If you just started this blog and want to read the earlier monologues, please
scroll down for the previous days or go to http://www.monologuestore.com/ -click on the Monologue Mania button please scroll down.
To start at the beginning - Feb. 13, - click here.
For a list of the blurbs from each day, click here
Help a playwright and get more great award-winning monologues - MonologueZone.com
Thank you for your comments - and for liking and sharing this site --------------------------------------------------------------------
May 22, 2014 Day #99 by Janet S. Tiger Promises Kept Monologue Mania
Promises Kept © (from a one-act of the same name) by Janet S. Tiger (c) May 22, 2014 all rights reserved firstname.lastname@example.org
(A middle-aged man enters, holding a suitcase close to his chest. He is slightly bent over, and is dressed in a suit indicating the 1930s. He is agitated, but trying to control this. He speaks with a slight European accent.)
Thank you for seeing me on such short notice. I am only in New York City for a few days, but this suitcase is very important.
You see, it is part of a legacy, and I know the world is about to be engulfed in flames soon – I left the fire before it consumed me, you see – but these papers should never be destroyed.
(Listens, thinks, answers slowly at first)
People ask strange things of others, especially when they feel death is near. Tell me, does the knowledge of imminent demise endow the person dying with the right to ask others for things that are wrong? Either legally….or, in this case, artistically?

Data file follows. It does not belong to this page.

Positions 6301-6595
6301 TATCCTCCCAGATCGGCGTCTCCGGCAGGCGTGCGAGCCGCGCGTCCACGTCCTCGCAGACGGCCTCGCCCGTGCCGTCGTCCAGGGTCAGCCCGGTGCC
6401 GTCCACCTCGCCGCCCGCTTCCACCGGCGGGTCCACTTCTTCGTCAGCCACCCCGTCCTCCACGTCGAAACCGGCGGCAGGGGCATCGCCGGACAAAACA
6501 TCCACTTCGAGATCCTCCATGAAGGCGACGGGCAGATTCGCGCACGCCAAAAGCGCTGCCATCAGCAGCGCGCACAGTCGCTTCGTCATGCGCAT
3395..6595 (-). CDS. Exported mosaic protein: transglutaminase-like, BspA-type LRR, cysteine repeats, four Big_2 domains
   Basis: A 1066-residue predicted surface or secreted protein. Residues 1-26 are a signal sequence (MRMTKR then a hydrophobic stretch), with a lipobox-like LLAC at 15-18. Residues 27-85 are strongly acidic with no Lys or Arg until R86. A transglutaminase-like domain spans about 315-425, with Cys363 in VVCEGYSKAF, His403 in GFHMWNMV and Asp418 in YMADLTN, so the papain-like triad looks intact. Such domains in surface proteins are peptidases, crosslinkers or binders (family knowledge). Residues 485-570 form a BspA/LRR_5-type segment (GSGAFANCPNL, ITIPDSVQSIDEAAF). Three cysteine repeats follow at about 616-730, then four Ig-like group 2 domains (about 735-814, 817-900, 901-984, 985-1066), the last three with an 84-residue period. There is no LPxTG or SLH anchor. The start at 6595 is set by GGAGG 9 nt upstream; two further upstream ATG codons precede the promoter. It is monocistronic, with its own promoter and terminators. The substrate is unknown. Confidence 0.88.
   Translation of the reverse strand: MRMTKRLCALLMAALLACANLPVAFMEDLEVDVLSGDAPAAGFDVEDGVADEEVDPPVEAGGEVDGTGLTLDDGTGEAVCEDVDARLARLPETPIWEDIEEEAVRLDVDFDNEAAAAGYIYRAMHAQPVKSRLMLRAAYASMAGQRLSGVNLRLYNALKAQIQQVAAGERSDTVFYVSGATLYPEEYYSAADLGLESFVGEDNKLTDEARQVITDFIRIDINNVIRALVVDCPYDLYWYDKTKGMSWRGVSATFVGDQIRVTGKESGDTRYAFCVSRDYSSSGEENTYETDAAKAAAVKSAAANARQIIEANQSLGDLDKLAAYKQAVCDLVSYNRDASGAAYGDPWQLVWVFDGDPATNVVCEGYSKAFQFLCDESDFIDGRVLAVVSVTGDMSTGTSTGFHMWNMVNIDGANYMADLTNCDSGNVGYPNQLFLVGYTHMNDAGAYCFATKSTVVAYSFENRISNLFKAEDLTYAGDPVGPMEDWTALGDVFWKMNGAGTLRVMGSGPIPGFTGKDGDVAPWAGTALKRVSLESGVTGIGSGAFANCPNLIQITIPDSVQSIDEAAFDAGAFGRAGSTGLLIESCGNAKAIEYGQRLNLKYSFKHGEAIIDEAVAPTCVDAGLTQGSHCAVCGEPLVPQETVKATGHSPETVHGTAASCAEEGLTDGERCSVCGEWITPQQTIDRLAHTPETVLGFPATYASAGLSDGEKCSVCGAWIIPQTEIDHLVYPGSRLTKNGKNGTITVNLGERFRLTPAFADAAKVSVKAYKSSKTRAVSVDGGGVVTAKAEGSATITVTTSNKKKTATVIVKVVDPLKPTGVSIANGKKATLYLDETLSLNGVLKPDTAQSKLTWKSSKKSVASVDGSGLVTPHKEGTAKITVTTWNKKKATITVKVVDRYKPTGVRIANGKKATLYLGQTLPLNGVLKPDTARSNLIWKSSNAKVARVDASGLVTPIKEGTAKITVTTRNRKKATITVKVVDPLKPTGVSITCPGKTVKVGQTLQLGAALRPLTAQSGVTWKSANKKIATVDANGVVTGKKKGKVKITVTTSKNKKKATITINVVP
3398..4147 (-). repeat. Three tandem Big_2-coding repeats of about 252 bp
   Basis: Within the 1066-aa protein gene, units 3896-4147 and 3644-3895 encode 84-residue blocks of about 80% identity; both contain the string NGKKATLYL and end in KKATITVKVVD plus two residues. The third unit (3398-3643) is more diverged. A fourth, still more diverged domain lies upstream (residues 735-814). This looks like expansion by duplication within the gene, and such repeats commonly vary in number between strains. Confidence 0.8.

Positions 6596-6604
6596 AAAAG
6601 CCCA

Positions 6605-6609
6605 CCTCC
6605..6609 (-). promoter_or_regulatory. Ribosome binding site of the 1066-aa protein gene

(Getting animated) But what if he had asked me to kill someone? Should I have done that? Just because he was dying, unable to think clearly anymore…..not that he thought clearly when he was not sick, but you know what I mean!
(Opens the suitcase, shows some of the papers.)
Yes, that is correct. The papers were part of the estate of my friend. And yes, he asked me to destroy them. (Gets very upset) But I cannot destroy art! It is a sin! And even though he asked me to do this, even though it was a deathbed request, he also knew I would not do it, as I told him so…..he could have changed me for another executor, but he did not, so I feel, in my heart, he did not want these to be burned.
And that is why I am here today. To have you promise that these will be published properly, for I know your reputation, and I believe you.
Of course I trust you! As I trust myself!
Oh, but I did keep my promise to Franz! He asked me to promise to burn his papers – but I never promised to burn his papers –I promised to do the right thing.
And so I ask you to do the same. I thank you, and I must go, as there is much to do before I leave your city. Here…..
(Leaves the briefcase, turns to go, looks back, smiles)
In case you have some strange need to keep a promise I never made…don’t worry,.I made copies…
(He exits, end of scene. This one-act is based on Max Brod, who saved the writing of Franz Kafka from burning after Kafka's death)
Janet S. Tiger 858-274-9678
Member Dramatists Guild since 1983
Swedenborg Hall 2006-8